$data = array();

        if ( empty( $posts ) ) {
            return rest_ensure_response( $data );
        }

        foreach ( $posts as $post ) {
            $response = $this->prepare_item_for_response( $post, $request );
            $data[] = $this->prepare_response_for_collection( $response );
        }

        // Return all of our comment response data.
        return rest_ensure_response( $data );
    }

    /**
     * Check permissions for the posts.
     *
     * @param WP_REST_Request $request Current request.
     */
    public function get_item_permissions_check( $request ) {
        if ( ! current_user_can( &#039;read&#039; ) ) {
            return new WP_Error( &#039;rest_forbidden&#039;, esc_html__( &#039;You cannot view the post resource.&#039; ), array( &#039;status&#039; => $this->authorization_status_code() ) );
        }
        return true;
    }

    /**
     * Grabs the five most recent posts and outputs them as a rest response.
     *
     * @param WP_REST_Request $request Current request.
     */
    public function get_item( $request ) {
        $id = (int) $request[&#039;id&#039;];
        $post = get_post( $id );

        if ( empty( $post ) ) {
            return rest_ensure_response( array() );
        }

        $response = prepare_item_for_response( $post );

        // Return all of our post response data.
        return $response;
    }

    /**
     * Matches the post data to the schema we want.
     *
     * @param WP_Post $post The comment object whose response is being prepared.
     */
    public function prepare_item_for_response( $post, $request ) {
        $post_data = array();

        $schema = $this->get_item_schema( $request );

        // We are also renaming the fields to more understandable names.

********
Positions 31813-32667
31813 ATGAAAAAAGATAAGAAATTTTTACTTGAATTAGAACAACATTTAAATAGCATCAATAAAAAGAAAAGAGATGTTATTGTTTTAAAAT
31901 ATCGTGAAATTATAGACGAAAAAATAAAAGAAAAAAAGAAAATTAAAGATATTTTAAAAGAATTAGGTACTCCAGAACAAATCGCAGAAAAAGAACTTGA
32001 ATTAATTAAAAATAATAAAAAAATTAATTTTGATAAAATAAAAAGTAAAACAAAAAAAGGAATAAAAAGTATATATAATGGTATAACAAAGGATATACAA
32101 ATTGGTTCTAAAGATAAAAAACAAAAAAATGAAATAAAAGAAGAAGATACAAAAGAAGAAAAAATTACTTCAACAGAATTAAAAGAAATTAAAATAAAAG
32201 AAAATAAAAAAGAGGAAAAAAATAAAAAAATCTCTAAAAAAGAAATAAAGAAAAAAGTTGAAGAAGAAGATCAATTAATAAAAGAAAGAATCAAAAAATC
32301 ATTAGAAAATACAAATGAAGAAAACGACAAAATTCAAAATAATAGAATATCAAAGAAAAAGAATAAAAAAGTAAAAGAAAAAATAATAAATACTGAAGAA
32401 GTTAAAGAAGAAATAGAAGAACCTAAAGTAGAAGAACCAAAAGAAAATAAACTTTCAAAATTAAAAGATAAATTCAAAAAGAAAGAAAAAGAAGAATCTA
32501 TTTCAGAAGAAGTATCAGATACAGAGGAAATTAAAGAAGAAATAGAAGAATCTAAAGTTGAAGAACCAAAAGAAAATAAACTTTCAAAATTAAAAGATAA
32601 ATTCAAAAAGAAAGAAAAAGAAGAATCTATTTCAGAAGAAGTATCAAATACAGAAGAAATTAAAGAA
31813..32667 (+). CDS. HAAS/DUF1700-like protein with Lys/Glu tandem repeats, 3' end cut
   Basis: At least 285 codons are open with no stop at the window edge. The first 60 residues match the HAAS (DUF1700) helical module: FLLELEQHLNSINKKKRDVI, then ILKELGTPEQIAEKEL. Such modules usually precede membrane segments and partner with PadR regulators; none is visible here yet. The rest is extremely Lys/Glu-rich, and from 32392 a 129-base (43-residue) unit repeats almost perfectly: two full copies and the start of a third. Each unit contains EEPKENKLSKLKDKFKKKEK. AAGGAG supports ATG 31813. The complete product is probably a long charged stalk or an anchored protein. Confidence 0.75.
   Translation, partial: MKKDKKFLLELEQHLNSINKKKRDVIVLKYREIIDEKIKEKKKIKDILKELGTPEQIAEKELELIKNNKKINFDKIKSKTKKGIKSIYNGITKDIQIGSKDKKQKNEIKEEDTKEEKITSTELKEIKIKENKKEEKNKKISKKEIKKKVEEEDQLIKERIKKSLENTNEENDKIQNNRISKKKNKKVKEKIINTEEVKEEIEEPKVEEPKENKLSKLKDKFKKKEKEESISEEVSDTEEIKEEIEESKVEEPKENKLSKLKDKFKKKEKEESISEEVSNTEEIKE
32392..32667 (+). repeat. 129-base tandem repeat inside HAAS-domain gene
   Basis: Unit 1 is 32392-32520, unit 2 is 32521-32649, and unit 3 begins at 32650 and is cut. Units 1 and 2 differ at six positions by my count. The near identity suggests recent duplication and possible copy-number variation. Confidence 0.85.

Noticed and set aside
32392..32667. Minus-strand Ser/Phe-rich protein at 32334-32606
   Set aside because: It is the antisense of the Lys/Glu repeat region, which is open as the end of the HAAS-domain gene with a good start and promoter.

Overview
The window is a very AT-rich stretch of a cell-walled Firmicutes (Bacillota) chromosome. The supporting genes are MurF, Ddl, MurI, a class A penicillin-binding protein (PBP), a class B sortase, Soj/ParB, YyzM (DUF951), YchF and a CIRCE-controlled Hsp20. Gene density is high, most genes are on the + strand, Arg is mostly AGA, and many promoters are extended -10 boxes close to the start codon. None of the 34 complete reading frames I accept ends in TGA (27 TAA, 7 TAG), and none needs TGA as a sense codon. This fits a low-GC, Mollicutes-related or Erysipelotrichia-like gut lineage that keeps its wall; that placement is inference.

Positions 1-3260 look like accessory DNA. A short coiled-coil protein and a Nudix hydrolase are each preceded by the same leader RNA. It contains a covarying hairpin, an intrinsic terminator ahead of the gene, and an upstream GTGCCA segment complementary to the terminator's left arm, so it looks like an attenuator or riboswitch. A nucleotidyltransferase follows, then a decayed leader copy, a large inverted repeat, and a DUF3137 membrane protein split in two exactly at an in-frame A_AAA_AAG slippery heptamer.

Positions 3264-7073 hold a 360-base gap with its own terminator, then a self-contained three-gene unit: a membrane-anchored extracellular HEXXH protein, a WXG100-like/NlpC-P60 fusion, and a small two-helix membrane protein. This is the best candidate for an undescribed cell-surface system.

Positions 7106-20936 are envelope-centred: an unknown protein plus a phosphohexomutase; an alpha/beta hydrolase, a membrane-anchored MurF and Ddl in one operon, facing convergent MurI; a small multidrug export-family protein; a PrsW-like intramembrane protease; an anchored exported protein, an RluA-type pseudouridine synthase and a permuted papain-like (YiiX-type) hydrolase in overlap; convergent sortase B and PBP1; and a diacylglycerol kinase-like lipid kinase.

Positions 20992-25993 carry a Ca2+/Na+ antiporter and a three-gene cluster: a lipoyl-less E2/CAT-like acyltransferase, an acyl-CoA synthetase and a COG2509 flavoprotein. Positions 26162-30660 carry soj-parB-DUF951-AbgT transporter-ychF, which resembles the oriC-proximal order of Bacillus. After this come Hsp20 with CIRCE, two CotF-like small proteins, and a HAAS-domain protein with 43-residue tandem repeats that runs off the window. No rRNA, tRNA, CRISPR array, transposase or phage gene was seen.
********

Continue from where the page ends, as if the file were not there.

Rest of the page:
if ( isset( $schema[&#039;properties&#039;][&#039;id&#039;] ) ) {
            $post_data[&#039;id&#039;] = (int) $post->ID;
        }

        if ( isset( $schema[&#039;properties&#039;][&#039;content&#039;] ) ) {
            $post_data[&#039;content&#039;] = apply_filters( &#039;the_content&#039;, $post->post_content, $post );
        }

        return rest_ensure_response( $post_data );
    }

    /**
     * Prepare a response for inserting into a collection of responses.
     *
     * This is copied from WP_REST_Controller class in the WP REST API v2 plugin.
     *
     * @param WP_REST_Response $response Response object.
     * @return array Response data, ready for insertion into collection data.
     */
    public function prepare_response_for_collection( $response ) {
        if ( ! ( $response instanceof WP_REST_Response ) ) {
            return $response;
        }

        $data = (array) $response->get_data();
        $server = rest_get_server();

        if ( method_exists( $server, &#039;get_compact_response_links&#039; ) ) {
            $links = call_user_func( array( $server, &#039;get_compact_response_links&#039; ), $response );
        } else {
            $links = call_user_func( array( $server, &#039;get_response_links&#039; ), $response );
        }

        if ( ! empty( $links ) ) {
            $data[&#039;_links&#039;] = $links;
        }

        return $data;
    }

    /**
     * Get our sample schema for a post.
     *
     * @param WP_REST_Request $request Current request.
     */
    public function get_item_schema( $request ) {
        $schema = array(
            // This tells the spec of JSON Schema we are using which is draft 4.